Barnes Museum pushes forward move downtown

Designs approved for second home in Philadelphia

NEW YORK. The Barnes Foundation broke ground in November on its new museum on Philadelphia’s Benjamin Franklin Parkway, designed by Tod Williams Billie Tsien Architects and scheduled to open in 2012. This week, it received final approval on its new building plans from the Philadelphia Art Commission. Derek Gillman, the Barnes’s president, told The Art Newspaper that the foundation was pushing forward the design and construction schedule to take advantage of current low construction bids. “This is actually a great time to be building,” he said.

A Pennsylvania county judge ruled in 2004 that the Barnes could override the will of its founder, Albert C. Barnes, by moving to Philadelphia from suburban Merion. The total cost of the project is $200m; Gillman said the foundation has raised $150m so far. The architects were charged with precisely replicating the gallery spaces of the Barnes’s current home, built by Paul Philippe Cret in 1925, while adding amenities such as temporary exhibition space, an auditorium, a bookstore and a café, all of which will be located in a separate building, connected to the galleries through a glazed court.

Barnes’s original installation—a series of largely symmetrical rooms featuring a combination of impressionist and post-impressionist paintings, non-Western art, Pennsylvania Dutch furniture and American and European ironwork—will be reproduced exactly in the new space. “It’s a kind of wild ride, both in terms of schedule but also intellectually,” Billie Tsien told us. “It’s sort of a puzzle in terms of: ‘How does one replicate anything without it being not as good?’”

The most significant difference in the new building is that all of the galleries will have controlled natural light. (In Merion, the window shades are always pulled down.) The second-floor galleries will be lit by clerestory skylights, and the first-floor galleries will also have windows. “Barnes’s intention, as we read it with Cret in Merion, was to build a state-of-the-art gallery,” Gillman said. “In that spirit we’re building a gallery of the early 21st century.”

In terms of art, the only change concerns Matisse’s large-scale painting The Joy of Life, 1905-06, which will be moved off the staircase—where Gillman said it was awkward for visitors to get a good view—to a balcony space. The Barnes is closing half of its top-floor galleries this month to begin the process of conserving paintings before the move. It will close completely on 1 July, 2011.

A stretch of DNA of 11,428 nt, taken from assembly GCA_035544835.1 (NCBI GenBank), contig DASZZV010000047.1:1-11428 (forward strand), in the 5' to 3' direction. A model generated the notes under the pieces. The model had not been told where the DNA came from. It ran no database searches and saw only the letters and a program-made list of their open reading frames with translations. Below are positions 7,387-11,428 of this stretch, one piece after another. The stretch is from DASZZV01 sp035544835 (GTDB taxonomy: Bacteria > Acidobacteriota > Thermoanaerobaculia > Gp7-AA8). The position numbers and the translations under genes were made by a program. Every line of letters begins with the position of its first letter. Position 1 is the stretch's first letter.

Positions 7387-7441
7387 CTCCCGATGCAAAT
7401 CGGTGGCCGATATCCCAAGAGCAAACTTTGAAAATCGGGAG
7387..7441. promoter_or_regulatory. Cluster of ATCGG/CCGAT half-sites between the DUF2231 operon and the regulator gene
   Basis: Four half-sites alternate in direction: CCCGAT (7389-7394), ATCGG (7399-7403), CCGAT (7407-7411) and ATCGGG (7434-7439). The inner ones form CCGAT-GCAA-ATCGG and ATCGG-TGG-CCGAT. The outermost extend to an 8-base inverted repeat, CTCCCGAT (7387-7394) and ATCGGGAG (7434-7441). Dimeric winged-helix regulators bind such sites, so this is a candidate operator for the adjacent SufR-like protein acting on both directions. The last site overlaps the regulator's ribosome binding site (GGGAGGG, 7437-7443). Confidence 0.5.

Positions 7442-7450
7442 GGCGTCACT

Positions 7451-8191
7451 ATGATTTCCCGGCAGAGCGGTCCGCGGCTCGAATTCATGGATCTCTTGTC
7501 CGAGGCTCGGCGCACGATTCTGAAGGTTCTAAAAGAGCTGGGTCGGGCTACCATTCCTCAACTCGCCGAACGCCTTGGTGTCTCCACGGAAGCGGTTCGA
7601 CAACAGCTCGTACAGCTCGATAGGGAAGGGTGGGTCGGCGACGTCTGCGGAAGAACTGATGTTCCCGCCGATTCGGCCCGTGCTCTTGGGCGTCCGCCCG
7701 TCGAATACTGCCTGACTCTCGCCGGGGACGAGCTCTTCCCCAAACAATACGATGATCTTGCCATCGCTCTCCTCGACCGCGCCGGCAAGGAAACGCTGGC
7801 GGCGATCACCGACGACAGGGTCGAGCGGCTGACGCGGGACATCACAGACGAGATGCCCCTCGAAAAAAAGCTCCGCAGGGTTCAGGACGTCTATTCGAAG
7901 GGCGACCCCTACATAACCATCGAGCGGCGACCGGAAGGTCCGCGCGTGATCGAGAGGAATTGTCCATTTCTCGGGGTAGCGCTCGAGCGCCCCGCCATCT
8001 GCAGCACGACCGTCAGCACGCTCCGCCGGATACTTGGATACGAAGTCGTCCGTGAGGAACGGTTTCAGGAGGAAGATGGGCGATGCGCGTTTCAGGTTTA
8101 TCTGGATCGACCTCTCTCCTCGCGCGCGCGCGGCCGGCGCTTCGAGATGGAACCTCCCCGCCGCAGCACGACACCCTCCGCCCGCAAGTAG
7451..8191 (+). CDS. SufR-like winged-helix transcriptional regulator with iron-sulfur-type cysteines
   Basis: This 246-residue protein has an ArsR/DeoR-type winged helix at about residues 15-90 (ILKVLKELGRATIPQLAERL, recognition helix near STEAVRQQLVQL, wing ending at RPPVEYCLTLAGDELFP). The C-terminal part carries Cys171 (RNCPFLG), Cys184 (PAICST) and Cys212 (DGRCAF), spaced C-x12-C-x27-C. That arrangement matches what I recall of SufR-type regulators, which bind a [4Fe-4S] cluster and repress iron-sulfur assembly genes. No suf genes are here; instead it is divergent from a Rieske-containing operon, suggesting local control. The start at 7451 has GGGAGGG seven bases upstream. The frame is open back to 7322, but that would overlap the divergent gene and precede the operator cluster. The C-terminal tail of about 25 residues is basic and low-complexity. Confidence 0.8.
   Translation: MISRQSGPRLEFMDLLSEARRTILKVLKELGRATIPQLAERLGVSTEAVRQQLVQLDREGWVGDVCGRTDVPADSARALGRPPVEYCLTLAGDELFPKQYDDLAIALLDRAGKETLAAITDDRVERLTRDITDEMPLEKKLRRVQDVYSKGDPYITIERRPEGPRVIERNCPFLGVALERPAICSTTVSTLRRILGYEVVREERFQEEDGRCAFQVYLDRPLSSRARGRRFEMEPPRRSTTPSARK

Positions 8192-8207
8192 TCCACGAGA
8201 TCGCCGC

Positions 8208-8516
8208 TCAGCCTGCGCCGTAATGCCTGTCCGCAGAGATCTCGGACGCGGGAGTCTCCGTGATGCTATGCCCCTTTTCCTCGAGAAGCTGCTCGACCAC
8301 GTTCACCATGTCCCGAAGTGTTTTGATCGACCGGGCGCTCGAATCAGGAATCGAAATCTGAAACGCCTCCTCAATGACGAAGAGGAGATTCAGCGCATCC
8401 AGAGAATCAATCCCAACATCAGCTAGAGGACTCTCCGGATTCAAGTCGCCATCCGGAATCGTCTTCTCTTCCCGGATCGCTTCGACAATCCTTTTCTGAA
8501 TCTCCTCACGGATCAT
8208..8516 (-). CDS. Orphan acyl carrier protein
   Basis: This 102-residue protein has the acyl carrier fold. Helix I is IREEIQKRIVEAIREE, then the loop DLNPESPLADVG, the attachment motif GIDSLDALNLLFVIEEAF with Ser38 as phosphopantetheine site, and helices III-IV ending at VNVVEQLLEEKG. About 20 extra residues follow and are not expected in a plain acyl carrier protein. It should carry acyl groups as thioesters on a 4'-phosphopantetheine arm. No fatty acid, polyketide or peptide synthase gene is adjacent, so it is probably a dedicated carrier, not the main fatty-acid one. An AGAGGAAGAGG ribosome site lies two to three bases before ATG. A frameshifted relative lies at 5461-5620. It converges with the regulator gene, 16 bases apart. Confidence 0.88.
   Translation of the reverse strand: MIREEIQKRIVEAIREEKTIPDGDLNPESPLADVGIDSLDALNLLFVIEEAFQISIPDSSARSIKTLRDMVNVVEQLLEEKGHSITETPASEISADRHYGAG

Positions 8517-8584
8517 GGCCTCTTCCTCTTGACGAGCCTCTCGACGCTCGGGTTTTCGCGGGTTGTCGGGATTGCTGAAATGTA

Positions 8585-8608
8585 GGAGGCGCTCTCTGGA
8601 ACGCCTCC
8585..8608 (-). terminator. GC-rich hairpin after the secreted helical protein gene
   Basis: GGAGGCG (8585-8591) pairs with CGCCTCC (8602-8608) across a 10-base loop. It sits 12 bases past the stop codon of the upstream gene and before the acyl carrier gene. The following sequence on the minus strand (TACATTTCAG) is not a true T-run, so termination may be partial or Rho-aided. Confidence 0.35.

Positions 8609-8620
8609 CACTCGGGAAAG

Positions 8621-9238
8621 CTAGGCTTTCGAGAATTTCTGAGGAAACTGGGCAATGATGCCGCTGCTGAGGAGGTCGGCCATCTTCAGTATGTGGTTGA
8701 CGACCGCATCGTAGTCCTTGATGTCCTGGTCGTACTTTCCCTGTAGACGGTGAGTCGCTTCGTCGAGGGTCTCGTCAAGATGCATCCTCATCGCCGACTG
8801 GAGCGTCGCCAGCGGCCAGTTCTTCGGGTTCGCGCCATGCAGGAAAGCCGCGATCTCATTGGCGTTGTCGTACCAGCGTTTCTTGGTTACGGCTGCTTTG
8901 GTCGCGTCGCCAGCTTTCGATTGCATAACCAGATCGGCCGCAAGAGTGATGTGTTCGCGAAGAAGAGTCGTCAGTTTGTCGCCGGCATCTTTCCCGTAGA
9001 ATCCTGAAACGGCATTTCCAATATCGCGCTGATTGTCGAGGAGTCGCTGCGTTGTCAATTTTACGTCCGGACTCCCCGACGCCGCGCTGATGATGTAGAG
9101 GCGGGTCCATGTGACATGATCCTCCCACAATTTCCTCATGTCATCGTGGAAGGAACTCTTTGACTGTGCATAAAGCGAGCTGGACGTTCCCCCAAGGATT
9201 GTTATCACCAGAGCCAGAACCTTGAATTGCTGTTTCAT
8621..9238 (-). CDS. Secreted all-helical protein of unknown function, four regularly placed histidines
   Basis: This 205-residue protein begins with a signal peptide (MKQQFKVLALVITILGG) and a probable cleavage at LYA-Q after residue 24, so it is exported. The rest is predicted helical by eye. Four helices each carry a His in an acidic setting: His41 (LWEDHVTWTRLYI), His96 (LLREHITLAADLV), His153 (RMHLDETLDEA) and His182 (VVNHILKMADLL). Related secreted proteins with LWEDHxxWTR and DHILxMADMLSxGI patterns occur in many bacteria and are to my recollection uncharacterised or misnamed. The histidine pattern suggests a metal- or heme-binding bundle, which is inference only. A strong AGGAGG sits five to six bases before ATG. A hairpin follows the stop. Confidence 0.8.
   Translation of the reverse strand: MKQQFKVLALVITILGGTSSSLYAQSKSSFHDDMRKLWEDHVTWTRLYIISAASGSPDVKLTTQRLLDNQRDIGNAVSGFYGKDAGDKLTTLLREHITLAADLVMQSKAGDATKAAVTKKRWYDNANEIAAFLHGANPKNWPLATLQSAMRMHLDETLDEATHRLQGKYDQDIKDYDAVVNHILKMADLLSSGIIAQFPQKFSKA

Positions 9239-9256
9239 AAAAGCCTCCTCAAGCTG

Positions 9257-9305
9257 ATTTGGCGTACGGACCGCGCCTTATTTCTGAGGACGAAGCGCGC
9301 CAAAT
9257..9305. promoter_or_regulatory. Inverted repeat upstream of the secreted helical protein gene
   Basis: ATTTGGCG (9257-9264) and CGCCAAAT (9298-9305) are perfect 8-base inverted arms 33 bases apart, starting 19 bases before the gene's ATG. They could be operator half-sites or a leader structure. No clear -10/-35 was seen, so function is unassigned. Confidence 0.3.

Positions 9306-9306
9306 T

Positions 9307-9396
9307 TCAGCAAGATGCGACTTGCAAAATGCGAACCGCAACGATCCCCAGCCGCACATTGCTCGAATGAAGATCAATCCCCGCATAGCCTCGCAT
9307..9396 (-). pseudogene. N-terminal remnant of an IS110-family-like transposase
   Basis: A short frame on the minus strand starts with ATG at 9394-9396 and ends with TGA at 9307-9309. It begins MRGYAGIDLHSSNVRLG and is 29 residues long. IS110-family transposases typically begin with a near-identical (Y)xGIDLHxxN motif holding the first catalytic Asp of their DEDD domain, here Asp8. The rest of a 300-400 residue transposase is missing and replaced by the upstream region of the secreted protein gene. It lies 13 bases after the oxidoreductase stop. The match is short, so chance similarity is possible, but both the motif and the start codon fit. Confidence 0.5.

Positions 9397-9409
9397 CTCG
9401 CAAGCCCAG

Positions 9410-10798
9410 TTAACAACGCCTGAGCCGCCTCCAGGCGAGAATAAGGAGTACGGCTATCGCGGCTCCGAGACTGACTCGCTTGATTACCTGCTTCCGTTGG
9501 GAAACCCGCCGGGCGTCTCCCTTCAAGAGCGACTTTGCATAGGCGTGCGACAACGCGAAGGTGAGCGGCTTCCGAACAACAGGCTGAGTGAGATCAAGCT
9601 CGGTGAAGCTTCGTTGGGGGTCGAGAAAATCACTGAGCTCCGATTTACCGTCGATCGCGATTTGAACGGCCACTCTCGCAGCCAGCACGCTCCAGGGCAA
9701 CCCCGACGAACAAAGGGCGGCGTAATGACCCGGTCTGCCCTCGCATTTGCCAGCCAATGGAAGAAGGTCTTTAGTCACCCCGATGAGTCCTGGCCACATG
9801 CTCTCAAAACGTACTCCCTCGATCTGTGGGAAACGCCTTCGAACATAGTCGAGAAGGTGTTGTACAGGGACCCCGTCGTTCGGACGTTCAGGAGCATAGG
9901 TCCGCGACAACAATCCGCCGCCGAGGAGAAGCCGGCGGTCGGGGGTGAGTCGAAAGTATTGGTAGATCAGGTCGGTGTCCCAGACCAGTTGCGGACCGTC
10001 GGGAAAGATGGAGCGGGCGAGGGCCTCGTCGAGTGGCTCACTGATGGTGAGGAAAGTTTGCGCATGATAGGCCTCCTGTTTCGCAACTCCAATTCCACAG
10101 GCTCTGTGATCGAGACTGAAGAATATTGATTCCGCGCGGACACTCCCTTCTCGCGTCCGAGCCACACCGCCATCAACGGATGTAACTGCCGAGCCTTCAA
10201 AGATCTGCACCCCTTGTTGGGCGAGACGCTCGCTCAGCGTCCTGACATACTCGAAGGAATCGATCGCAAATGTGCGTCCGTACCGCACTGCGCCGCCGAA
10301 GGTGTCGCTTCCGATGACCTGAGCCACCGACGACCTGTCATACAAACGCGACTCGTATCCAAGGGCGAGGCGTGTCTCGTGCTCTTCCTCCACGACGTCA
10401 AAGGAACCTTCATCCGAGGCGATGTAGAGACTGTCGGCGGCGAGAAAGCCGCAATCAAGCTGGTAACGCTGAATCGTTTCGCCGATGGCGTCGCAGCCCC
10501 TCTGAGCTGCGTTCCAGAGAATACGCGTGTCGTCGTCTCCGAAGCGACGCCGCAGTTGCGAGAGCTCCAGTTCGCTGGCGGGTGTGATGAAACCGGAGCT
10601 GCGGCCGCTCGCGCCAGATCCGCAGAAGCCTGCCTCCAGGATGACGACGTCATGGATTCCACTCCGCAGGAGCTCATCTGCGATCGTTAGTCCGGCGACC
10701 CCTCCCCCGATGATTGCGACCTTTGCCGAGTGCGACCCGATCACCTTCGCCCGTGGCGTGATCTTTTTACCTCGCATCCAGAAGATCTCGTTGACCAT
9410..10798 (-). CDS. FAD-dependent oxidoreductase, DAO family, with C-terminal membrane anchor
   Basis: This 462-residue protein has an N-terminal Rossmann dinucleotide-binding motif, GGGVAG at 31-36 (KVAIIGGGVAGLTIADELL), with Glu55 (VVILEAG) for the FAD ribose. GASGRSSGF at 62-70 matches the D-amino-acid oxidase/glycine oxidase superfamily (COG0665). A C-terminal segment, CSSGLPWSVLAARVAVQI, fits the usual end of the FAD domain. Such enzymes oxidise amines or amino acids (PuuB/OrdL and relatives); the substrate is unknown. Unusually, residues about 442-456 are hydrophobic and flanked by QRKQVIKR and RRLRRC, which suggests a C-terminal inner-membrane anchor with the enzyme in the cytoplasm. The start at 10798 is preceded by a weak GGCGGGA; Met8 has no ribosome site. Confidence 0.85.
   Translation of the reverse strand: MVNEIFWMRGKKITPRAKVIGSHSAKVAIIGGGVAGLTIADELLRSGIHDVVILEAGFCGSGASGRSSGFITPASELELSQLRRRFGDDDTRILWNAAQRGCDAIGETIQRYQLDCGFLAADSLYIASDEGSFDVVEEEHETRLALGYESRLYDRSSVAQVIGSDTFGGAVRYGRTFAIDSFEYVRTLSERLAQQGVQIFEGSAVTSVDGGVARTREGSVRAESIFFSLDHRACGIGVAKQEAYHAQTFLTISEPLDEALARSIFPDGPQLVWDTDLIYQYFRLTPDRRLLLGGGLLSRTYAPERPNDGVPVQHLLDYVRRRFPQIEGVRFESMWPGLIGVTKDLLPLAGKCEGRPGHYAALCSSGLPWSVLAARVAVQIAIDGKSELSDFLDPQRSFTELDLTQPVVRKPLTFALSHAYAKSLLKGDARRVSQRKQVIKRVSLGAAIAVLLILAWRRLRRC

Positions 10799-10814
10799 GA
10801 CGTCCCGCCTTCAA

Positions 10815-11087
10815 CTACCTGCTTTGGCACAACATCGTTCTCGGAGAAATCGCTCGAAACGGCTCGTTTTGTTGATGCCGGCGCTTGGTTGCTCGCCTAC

Gillman said that the original museum and its grounds will remain in use, however. The current horticultural programmes will be expanded and the arboretum, which is currently only open to people with tickets to the museum, will be made more accessible to the public. The foundation’s archive, which includes all of Barnes’s correspondence, will be moved into the main building and made available to scholars. “We’re talking internally about the idea of having a small research centre,” Gillman added, which would “relate in some way to principal areas of collection, art and horticulture”.

The museum itself will be used for object conservation. (A painting conservation studio will also be housed in the new museum in Philadelphia.) Gillman said he hopes the Merion building will host at least occasional exhibitions. The foundation also manages Ker-Feal, an 18th-century farmhouse in Chester County that Barnes purchased in 1940 and filled with Pennsylvania Dutch furniture and American redware pottery. Raising money to open the house to the public is a long-term goal of the foundation, Gillman said, but not an immediate priority.

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1 Mar 11
16:3 CET


I don't understand Bob's comment. He shows very litle knowledge of Barnes Will. Lincoln U was not left the Barnes. The only thing that was left to Lincoln was the right to nominate barnes Board members, nothing else. Lincoln did not even know it had this right until several years after Barnes death. The people who royally screwed the Barnes was Merion who threw roadblocks to allowing the public to see the collection. As the Art of the Steal shows Merion did nothing until ag=fter everything was settled.

27 Feb 11
20:22 CET